The most common reason for spinal stenosis is wear and tear in the spine, a symptom associated with osteoarthritis. The condition may also be caused by the following(16):
Ligaments are tough cords that hold the bones of the spine together. The tissues may thicken and stiffen over time. If this occurs, the stiff and thickened ligaments may bulge into the spinal canal.
Injuries from car accidents and other trauma may dislocate or fracture one or more spinal vertebrae. The dislocated bone from a spinal fracture may damage the spinal canal.
Surgery after an accident may also cause spinal stenosis. Swelling of tissues after back surgery may put pressure on the spinal cord and nerves.
The two types of spinal stenosis are cervical stenosis and lumbar stenosis.
Cervical stenosis occurs in the part of the spine around the neck. Meanwhile, lumbar stenosis occurs in the lumbar spine’s curvature or the lower back(17).
Common red flags of cervical stenosis include(18):
- Neck pain
- Numbness and weakness in the hand, arm, leg, or foot
- Problems with walking and balance
- Bowel or bladder dysfunction
Meanwhile, the symptoms of lumbar stenosis include(19):
- Numbness and weakness in a foot or leg
- Pain in the legs when standing for long periods or when walking
- Back pain
Tumors are abnormal growths inside the spinal cord or within the membranes that house the spinal cord. The formation of tumors may also occur in the space between the vertebrae and the spinal cord.
A slipped or a herniated disc occurs when the nucleus pulposus pushes out through a tear in the disc’s outer layer.
A herniated disc can irritate surrounding nerves and cause pain, numbness, or weakness in an arm or leg(20).
Several people with a herniated disc experience no symptoms. Surgery is not always needed to relieve the problem(21).
Although most herniated discs commonly occur in the lower back, slipped discs may also occur in the neck. The condition’s symptoms depend on where the herniated disc is situated and whether the disc is pressing on a spinal nerve(22).
Below are some of the symptoms of herniated discs(23):
Numbness or Tingling
People with a herniated disc often experience radiating numbness or tingling in the body part near the affected nerves.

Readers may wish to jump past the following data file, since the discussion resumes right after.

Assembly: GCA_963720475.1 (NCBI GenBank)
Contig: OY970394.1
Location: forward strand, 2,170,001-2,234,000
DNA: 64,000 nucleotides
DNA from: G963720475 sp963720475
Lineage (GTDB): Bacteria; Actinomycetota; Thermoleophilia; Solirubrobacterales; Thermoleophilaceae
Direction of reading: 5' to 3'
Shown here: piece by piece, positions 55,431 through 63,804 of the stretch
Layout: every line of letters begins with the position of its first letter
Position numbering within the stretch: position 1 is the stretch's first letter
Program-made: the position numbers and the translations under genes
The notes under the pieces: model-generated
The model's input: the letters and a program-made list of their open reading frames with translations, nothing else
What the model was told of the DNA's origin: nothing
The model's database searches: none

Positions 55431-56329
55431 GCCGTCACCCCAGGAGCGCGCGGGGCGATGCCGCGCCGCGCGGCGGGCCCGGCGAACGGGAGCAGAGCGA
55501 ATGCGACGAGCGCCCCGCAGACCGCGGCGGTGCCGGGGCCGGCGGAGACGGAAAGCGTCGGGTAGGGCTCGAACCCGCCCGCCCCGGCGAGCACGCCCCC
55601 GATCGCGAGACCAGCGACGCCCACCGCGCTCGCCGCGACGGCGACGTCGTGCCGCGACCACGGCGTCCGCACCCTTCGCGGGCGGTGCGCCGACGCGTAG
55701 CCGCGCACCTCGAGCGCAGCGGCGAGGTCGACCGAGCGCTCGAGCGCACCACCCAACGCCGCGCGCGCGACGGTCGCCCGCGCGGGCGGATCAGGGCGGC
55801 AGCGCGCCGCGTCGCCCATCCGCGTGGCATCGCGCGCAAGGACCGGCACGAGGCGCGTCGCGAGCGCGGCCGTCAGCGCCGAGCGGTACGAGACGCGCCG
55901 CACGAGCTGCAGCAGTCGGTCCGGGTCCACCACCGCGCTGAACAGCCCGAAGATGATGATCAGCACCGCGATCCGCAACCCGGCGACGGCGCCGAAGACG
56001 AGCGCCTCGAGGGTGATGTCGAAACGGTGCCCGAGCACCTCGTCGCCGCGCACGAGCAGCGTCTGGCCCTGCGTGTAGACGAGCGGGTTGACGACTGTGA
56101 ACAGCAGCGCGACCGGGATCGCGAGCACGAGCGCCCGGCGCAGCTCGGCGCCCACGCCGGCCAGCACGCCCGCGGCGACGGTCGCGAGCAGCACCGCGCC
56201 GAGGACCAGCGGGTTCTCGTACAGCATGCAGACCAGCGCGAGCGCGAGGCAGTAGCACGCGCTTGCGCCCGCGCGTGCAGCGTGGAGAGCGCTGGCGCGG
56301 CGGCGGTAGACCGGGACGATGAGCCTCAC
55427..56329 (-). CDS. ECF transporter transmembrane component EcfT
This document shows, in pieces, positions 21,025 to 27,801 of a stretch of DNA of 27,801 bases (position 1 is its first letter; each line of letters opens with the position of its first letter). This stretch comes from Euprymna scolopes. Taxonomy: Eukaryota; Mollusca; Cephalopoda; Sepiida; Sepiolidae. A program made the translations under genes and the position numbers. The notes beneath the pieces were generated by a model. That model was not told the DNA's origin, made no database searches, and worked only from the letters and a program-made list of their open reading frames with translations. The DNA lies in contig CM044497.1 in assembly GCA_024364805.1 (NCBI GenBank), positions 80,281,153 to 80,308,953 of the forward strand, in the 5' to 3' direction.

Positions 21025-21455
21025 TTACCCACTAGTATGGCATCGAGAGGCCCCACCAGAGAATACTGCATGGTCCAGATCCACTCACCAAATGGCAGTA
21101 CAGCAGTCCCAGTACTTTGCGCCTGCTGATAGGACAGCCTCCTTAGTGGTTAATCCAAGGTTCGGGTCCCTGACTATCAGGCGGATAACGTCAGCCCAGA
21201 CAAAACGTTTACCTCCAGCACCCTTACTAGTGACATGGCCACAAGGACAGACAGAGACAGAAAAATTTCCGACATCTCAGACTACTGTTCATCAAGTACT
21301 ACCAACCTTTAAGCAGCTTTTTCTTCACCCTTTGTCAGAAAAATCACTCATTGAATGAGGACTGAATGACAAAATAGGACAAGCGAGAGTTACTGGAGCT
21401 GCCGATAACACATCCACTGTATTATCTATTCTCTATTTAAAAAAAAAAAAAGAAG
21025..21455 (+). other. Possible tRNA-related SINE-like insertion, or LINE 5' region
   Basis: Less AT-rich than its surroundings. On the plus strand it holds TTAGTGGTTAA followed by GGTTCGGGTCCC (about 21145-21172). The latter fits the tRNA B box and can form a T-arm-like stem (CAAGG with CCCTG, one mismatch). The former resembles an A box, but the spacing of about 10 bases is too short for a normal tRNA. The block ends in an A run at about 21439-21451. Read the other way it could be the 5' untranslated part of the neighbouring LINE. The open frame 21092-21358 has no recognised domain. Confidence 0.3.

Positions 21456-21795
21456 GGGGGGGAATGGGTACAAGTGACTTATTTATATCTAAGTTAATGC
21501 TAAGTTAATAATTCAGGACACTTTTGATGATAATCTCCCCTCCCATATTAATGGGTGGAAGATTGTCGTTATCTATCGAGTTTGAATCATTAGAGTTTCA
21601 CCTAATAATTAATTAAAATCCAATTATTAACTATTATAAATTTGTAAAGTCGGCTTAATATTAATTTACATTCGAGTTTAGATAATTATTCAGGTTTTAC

Arm or Leg Pain
If the slipped disc is located in the lower back, the patient may feel pain in the buttocks, calf, and thigh. Pain may also radiate to the foot.
However, if the herniated disc is in the neck, typically, the patient feels the most pain in their shoulder and arm. The pain may be felt when the patient moves their arm, coughs, or sneezes.
Muscles near the affected nerves tend to weaken, causing the individual with a herniated disc to stumble or struggle when holding objects.
Fibromyalgia is a musculoskeletal medical condition characterized by widespread pain and fatigue. Problems in sleep, memory, and mood are also associated with the condition(24).
Researchers suggested that the condition may amplify painful sensations by affecting how the brain and spinal cord process painful and non-painful signals(25).
Fibromyalgia’s primary symptoms include(26):
Patients with fibromyalgia experience a constant dull ache that lasts for roughly three months. Discomfort associated with fibromyalgia is felt on both sides of the body and above and below the waist.
Fibromyalgia patients feel tired after waking even though they slept for a long time. Sleep in patients with the condition is also often disrupted by pain.
Another symptom of fibromyalgia includes “fibro fog,” which impairs the patient’s ability to focus on mental activities.